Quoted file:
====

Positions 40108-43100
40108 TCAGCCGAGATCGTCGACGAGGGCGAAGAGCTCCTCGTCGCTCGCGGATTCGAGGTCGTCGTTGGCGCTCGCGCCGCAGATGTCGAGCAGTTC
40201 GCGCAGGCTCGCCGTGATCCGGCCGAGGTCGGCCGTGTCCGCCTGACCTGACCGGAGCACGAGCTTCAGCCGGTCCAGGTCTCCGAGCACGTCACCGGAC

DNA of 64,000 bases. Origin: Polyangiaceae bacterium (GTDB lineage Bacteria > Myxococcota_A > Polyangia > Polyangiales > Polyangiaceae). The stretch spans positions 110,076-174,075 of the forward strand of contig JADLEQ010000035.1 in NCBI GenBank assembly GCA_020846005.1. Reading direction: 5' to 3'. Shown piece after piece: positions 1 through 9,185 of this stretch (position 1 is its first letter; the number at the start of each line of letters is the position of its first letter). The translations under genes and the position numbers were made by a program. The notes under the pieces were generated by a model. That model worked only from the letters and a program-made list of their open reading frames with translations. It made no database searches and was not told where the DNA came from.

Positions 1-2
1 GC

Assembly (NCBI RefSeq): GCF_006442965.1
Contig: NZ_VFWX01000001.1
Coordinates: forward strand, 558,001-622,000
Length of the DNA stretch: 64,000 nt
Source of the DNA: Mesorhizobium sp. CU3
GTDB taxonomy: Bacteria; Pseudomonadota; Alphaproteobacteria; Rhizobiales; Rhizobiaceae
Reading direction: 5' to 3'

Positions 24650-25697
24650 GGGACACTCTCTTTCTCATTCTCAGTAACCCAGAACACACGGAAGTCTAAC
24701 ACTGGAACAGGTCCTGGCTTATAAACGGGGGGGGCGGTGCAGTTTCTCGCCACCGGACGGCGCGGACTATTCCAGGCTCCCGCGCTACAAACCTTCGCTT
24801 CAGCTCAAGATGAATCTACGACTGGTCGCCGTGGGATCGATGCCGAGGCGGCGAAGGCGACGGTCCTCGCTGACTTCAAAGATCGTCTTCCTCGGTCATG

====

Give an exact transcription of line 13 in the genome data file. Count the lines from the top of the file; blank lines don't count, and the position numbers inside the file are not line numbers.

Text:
Reading direction: 5' to 3'